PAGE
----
Kerala court petitioned on managing church wealth

Months after Christians' protest forced Indian state to shelve a law meant to control church assets, a new petition is moved
Kerala court petitioned on managing church wealth

Confraternity members of Infant Jesus Church in Kochi, Kerala, get ready for a Good Friday procession on April 19. Some Kerala Christians have moved court for a new system to manage church property. (Photo: Christopher Joseph/ucanews)

Four Christians in India's Kerala state have petitioned the state's High Court to ensure transparent and participatory management of assets of all Christian denominations.

The petition claimed India's major religions, such as Hinduism, Islam and Sikhism, have separate and legally recognized bodies to manage their properties. But Christians have no such organization and cleric-led groups manage their assets.

"All citizens in the country are afforded equal protection by laws irrespective of religion, caste, creed or place of birth, but Christians have been discriminated," said the petition. It wanted the court to find a solution to end the discrimination.

The court accepted the petition on Nov. 12 and sent it for the opinion of the state government, now run by a communist-led alliance of leftist parties.

"We have approached the court after our efforts failed to have a participatory system to manage Christian wealth," said Santhosh Thomas, the first petitioner and a leading lawyer.

For the past two decades, a forum of Christian groups in Kerala has been demanding a state law to administer the properties and institutions of the Christian community, ensuring the participation of all stakeholders.

Currently, each denomination independently manages its assets and institutions. Most denominations, including Catholics, have diocese-level systems to own and operate their assets. But lay leaders have been complaining about clerical misuse.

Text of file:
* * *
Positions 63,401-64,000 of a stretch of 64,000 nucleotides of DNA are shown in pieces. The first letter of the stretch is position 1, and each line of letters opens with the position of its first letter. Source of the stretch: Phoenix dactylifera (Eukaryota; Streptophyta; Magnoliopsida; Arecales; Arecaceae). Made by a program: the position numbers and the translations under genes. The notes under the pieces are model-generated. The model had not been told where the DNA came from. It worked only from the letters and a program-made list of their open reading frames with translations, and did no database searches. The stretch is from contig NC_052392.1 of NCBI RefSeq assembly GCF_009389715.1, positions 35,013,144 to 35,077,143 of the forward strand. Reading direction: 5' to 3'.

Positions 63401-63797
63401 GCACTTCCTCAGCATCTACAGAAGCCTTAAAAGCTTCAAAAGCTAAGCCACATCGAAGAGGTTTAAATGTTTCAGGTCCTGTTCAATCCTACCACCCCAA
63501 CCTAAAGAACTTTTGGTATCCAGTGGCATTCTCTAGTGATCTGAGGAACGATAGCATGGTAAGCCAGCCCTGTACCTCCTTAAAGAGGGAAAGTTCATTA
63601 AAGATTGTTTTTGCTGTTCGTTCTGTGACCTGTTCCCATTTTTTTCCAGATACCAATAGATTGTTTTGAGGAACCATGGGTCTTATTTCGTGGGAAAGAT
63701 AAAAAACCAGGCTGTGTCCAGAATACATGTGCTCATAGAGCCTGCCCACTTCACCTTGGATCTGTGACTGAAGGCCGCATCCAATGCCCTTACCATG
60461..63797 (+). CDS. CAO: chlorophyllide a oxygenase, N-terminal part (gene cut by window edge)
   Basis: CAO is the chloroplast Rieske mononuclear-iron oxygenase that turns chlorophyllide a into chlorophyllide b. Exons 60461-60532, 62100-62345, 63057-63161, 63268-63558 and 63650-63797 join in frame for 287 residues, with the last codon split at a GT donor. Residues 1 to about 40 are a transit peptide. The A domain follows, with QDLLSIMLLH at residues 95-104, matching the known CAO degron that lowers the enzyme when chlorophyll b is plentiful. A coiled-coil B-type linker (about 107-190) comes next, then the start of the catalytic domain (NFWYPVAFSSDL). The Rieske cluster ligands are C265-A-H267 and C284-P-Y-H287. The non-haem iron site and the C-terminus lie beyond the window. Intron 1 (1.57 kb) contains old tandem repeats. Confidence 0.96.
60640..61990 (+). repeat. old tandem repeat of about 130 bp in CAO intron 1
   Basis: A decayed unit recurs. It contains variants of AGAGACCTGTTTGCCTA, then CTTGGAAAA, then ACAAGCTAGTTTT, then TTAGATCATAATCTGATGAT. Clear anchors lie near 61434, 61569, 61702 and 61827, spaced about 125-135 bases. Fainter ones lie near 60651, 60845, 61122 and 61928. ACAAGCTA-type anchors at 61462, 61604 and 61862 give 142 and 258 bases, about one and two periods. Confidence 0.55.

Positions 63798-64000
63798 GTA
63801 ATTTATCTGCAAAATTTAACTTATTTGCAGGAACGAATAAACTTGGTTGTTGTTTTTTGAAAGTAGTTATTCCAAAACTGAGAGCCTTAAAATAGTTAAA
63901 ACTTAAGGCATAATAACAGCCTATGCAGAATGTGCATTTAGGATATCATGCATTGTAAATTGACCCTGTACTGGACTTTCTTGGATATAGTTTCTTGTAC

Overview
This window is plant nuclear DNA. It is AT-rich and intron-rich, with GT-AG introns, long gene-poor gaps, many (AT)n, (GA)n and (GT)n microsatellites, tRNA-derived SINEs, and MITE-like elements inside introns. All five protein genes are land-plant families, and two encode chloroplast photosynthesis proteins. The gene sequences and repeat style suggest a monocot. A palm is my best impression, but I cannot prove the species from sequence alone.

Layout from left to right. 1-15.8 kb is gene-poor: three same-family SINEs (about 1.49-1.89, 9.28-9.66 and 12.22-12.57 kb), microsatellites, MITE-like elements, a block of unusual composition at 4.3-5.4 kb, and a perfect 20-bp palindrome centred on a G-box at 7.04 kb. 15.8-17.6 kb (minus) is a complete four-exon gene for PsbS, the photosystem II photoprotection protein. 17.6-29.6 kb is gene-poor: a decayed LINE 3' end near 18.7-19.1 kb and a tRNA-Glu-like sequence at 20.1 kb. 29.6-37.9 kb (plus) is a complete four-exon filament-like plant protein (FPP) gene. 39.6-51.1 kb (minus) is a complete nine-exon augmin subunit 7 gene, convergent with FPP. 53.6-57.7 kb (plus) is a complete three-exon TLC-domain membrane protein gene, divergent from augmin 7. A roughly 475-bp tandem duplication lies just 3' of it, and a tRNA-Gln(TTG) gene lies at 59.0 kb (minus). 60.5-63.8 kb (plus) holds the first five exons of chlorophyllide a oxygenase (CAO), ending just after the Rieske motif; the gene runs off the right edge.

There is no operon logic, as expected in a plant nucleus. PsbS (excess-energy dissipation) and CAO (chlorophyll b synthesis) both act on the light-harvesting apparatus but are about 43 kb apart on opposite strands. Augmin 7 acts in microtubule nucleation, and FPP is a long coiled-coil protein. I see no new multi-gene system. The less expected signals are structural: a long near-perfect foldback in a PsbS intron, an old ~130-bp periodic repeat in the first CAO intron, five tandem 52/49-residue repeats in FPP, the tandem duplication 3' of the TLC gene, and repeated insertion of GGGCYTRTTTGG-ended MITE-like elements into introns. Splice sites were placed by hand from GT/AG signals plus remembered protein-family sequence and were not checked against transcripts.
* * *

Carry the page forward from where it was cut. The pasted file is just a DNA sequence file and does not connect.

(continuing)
While Muslims have the Waqf Board to manage their assets, Hindus and Sikhs have government-approved administrative boards to manage their temple assets.

Thomas said laypeople worked hard to help the Church accumulate wealth but "they have no say whatsoever in the management of it." 

The petition said other religions have "effective control regarding administration and spending of money to avoid squandering of public money." 

The court may help to establish "corresponding legislation" for Christians, the petition said. 

Warning of dire consequences 

The demand is not new, and the state government addressed it by asking the Law Reforms Commission of Kerala to draft a bill. 

The draft of the Kerala Church (Properties and Institutions) Bill, 2019, was published in March, seeking suggestions from the community. 

But most Christian denominations, including the Catholic Church, dismissed it as a move by the communist government to seize and control the Church's wealth.

The Inter-Church Council, a platform for all Christian churches in Kerala, warned the state government of dire consequences if the bill was passed. The government put the bill on hold.

Not all clergy are against the law, said Reverend Valson Thampu of the Protestant Church of South India, one of the four petitioners.

He told ucanews that the Christian community "has huge wealth" in terms of land, educational institutions, hospitals, health clinics and churches in the country.

"Corruption and mismanagement" of them at the hands of the clergy resulted in most Christians not benefiting from the Christian assets, said Reverend Thampu, former principal of New Delhi's prestigious St. Stephen's College.

He said the only solution is to have a law to allow participatory management of Christian wealth. 

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